Feeds

Home radio networks: One standard to rule them all?

Could a new one swim with the big fish?

Maximizing your infrastructure through virtualization

Radio technologies are sneaking into our homes - from wireless doorbells to Wi-Fi media streams - but as with any new market there's a plethora of standards vying for a slice of the home-automation pie.

Before we can consider the various wireless technologies on offer it's necessary to understand the problems they are setting out to solve beyond the primary motivation of making money for their inventors. Very few of the standards being pushed into the wireless home can provide everything from volume-control commands to high-definition video streams, so it's far from clear if one standard will come to dominate, though it would be equally surprising if all the proposed standards live to see out the decade.

Wireless technology has been in the home longer than any office, in the form of the humble TV remote control which morphed through various guises before settling on the infrared technology with which we are all so familiar. Infrared is great for controlling a TV, where line of sight is a given, but not so useful for music systems, light switches, motorised curtains and all the other fun stuff science fiction has been promising us for decades. For that stuff you need radio communications, though not a lot of bandwidth is needed for basic command and control.

How many TVs are in your home?

But it's not just command and control signals that are flying around the home wirelessly these days. Proprietary systems operating on 2.4GHz, and increasingly 5.8GHz, have been resending TV pictures around houses for years and generally carrying command and control signals the other way to enable users to control their Sky TV boxes from the bedroom. Such systems offer a limited quality signal - good enough for most people, but also restricted to being point-to-point connections, while punters these days want more of their kit talking to each other. Sony reckons it'll have 90 per cent of its products wirelessly networked within the next two years, and those devices will all want to be talking to each other.

For many years the industry believed that the key to convergence was putting the web onto a TV screen - something that quality and usability have always made more of an ideal than a practical reality (though the Wii/Opera experience comes close). Computers are locked away in the spare room, and few people will put up with CAT-5 cable trailing around the house, so the idea was to put the intelligence into the set-top box and leave the computer for the geeks and teenagers. But wireless connectivity has changed all that and these days ordinary users are squeezing media players under their TVs, and streaming content from their computer hard discs as well as over the internet, reinventing the computer in the spare room as a media server of sorts.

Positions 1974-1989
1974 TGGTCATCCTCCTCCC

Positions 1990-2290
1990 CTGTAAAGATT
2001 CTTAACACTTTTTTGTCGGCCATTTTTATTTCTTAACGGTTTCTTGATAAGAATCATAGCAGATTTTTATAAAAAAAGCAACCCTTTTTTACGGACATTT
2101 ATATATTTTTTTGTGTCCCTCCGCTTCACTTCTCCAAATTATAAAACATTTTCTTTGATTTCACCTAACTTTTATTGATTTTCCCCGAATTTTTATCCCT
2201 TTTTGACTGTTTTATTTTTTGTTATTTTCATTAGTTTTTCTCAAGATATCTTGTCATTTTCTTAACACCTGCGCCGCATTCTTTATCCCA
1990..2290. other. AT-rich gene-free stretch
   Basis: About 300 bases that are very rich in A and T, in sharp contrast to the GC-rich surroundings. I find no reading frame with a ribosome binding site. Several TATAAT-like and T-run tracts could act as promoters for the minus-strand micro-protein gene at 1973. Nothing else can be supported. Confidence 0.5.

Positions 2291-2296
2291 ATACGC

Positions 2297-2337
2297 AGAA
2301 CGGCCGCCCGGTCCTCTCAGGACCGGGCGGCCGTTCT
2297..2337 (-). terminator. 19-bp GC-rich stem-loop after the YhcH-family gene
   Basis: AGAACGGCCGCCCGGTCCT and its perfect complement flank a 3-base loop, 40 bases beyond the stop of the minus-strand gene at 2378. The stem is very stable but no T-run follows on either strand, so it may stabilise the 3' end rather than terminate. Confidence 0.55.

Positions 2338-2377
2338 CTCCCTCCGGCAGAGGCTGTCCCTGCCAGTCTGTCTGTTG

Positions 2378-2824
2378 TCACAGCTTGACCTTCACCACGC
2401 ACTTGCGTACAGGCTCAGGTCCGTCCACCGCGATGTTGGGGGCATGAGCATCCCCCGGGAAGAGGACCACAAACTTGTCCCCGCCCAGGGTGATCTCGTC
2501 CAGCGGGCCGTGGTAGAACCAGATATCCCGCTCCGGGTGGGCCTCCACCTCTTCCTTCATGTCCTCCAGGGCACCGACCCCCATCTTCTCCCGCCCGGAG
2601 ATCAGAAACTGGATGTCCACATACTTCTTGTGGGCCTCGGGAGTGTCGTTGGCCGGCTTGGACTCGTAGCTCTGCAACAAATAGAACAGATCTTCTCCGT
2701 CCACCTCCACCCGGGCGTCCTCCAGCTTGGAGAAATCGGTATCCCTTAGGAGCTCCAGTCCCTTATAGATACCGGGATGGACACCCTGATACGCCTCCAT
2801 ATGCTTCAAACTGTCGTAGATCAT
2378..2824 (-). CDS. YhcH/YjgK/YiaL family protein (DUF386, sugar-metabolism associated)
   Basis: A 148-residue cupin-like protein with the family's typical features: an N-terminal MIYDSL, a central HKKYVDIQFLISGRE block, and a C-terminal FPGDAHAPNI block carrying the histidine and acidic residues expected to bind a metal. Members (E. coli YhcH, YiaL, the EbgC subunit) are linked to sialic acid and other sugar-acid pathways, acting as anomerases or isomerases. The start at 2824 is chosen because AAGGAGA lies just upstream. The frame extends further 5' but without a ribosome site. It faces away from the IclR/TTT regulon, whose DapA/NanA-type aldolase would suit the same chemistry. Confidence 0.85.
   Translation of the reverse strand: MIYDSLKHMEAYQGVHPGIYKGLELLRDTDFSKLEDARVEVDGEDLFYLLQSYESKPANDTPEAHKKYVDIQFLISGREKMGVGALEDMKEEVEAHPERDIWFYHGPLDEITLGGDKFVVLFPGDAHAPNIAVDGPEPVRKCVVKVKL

Right now the dominant technology is Wi-Fi, the name given to the 802.11b/g/n standards, all of which operate in the 2.4GHz channel. 802.11a is starting to gain traction as 2.4GHz fills up - 802.11a uses 5.8GHz, which is also unlicensed and, for the moment at least, less crowded. But the dominance of Wi-Fi is far from unassailable in such a nascent market: Ultra Wide Band (UWB) offers much greater bandwidth, though at shorter range, and 3G technologies can also stream video around the house via a femtocell in frequencies owed by the cellular network operators, thus guaranteeing bandwidth. It's also worth noting that femtocells will be pushed hard by the operators, so the deciding factor may well not be technology or usability at all.

The Power of One eBook: Top reasons to choose HP BladeSystem

More from The Register

next story
Sysadmin Day 2014: Quick, there's still time to get the beers in
He walked over the broken glass, killed the thugs... and er... reconnected the cables*
Auntie remains MYSTIFIED by that weekend BBC iPlayer and website outage
Still doing 'forensics' on the caching layer – Beeb digi wonk
SHOCK and AWS: The fall of Amazon's deflationary cloud
Just as Jeff Bezos did to books and CDs, Amazon's rivals are now doing to it
BlackBerry: Toss the server, mate... BES is in the CLOUD now
BlackBerry Enterprise Services takes aim at SMEs - but there's a catch
The triumph of VVOL: Everyone's jumping into bed with VMware
'Bandwagon'? Yes, we're on it and so what, say big dogs
Carbon tax repeal won't see data centre operators cut prices
Rackspace says electricity isn't a major cost, Equinix promises 'no levy'
prev story

Whitepapers

Implementing global e-invoicing with guaranteed legal certainty
Explaining the role local tax compliance plays in successful supply chain management and e-business and how leading global brands are addressing this.
Consolidation: The Foundation for IT Business Transformation
In this whitepaper learn how effective consolidation of IT and business resources can enable multiple, meaningful business benefits.
Application security programs and practises
Follow a few strategies and your organization can gain the full benefits of open source and the cloud without compromising the security of your applications.
How modern custom applications can spur business growth
Learn how to create, deploy and manage custom applications without consuming or expanding the need for scarce, expensive IT resources.
Securing Web Applications Made Simple and Scalable
Learn how automated security testing can provide a simple and scalable way to protect your web applications.